Interpreter’s House

We ended our first week’s reading with Christian being sent back to the narrow path toward the wicket-gate by Evangelist. In our present reading, Christian enters the gate, has a brief conversation with Goodwill, and then is given much to meditate upon by Interpreter.

After Christian’s wandering from the path, his journey to the gate was filled with dread “like one that was all the while treading on forbidden ground, and could by no means think himself safe” (21). Having begun to turn aside from the goodness of the gospel toward legality, his eyes were open to the danger all about him, threats that would bring him back under the very destruction that he was fleeing. Yet even with all his fears and failures lingering over him (just as the burden did upon his back), his knocking at the door is met by a man named Goodwill. This is a picture of Jesus’ marvelous words: “Fear not, little flock, for it is the Father’s good pleasure to give you the kingdom” (Luke 12:32). How wonderful to know that our Lord’s disposition toward us is one of goodwill, that He is pleased to open the gate to all who knock!

In Christian’s brief dialogue with Goodwill, we hear Christian’s humility after recounting the affair with Pliable, saying, “I have said the truth of Pliable, and if I should also say all the truth of myself, it will appear there is no betterment ‘twixt him and myself. ‘Tis true, he went back to his own house, but I also turned aside to go in the way of Death, being persuaded thereto by the carnal arguments of one Mr Worldly-Wiseman” (24). Being saved by grace alone, every Christian ought to possess a similar humility, especially when considering those Pliables who have fallen away. As Paul wrote in 1 Timothy 1:15, “The saying is trustworthy and deserving of all acceptance, that Christ Jesus came into the world to save sinners, of whom I am the foremost.” If we truly are, as Spurgeon once said, the worst sinners that we know (and we are), then we have no ground for pride and every reason for humility.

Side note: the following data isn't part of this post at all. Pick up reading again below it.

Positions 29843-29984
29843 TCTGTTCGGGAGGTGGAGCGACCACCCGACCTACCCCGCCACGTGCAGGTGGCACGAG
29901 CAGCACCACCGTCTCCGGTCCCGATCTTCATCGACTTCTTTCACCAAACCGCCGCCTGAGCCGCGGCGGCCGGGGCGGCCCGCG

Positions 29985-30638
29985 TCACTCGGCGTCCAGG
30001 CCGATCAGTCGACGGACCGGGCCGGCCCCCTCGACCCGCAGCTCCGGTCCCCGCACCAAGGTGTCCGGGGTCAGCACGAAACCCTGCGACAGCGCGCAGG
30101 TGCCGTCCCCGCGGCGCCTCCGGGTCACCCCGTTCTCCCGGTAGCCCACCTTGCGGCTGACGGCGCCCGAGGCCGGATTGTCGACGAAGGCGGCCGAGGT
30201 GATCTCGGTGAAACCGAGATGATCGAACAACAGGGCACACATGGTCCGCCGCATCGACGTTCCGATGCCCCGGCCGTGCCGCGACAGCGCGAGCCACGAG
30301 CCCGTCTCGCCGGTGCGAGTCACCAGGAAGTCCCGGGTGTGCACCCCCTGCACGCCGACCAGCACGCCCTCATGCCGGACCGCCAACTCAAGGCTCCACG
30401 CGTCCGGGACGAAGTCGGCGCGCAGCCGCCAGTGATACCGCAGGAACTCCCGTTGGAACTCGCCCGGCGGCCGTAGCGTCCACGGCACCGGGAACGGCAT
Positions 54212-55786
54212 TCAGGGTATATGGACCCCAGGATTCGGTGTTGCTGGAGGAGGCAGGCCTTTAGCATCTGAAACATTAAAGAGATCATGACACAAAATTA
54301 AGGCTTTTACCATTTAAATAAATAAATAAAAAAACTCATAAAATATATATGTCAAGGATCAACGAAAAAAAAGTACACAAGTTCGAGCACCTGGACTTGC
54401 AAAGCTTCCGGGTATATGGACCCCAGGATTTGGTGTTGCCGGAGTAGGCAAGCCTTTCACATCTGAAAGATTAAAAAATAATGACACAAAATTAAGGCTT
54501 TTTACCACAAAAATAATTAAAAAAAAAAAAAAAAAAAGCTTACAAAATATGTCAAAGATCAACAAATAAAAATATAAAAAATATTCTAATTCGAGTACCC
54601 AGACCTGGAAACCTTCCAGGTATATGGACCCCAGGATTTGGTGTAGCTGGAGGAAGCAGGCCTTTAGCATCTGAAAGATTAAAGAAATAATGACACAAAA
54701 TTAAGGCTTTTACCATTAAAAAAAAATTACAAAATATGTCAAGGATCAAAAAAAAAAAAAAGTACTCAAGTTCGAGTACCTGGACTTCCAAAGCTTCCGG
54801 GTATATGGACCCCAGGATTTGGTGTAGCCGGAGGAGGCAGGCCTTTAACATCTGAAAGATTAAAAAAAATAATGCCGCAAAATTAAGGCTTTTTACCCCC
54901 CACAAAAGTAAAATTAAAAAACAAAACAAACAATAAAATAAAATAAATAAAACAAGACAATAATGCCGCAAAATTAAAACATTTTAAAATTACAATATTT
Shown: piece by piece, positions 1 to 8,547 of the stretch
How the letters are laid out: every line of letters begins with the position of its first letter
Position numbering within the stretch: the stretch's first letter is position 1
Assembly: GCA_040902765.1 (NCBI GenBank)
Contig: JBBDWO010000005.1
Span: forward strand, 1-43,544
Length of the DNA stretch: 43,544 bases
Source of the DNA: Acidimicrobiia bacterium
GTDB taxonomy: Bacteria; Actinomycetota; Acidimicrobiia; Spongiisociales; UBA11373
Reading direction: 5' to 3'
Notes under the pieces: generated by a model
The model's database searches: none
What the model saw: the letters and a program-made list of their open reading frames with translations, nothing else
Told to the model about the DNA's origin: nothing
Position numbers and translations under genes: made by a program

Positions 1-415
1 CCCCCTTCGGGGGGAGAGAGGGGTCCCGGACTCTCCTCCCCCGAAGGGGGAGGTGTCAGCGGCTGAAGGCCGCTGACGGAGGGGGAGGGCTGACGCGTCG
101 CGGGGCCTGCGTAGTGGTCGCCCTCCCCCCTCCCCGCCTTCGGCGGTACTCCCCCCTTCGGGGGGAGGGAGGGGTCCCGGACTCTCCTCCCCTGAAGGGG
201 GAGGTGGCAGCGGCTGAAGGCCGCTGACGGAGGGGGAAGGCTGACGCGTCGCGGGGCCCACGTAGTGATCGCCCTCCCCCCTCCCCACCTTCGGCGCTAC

Lastly, before we move on to discussing Interpreter’s House, we should take note of Goodwill’s description of path that Christian must travel. After Christian asks if there are any “turnings or windings,” Goodwill answers, “Yes, there are many ways butt down upon this, and they are crooked and wide: But thus thou mayest distinguish the right from the wrong, the Right only being strait and narrow” (25). As Tyler Van Halteren has Goodwill say in his children’s adaption, “The right path is obvious, but it isn’t always easiest.”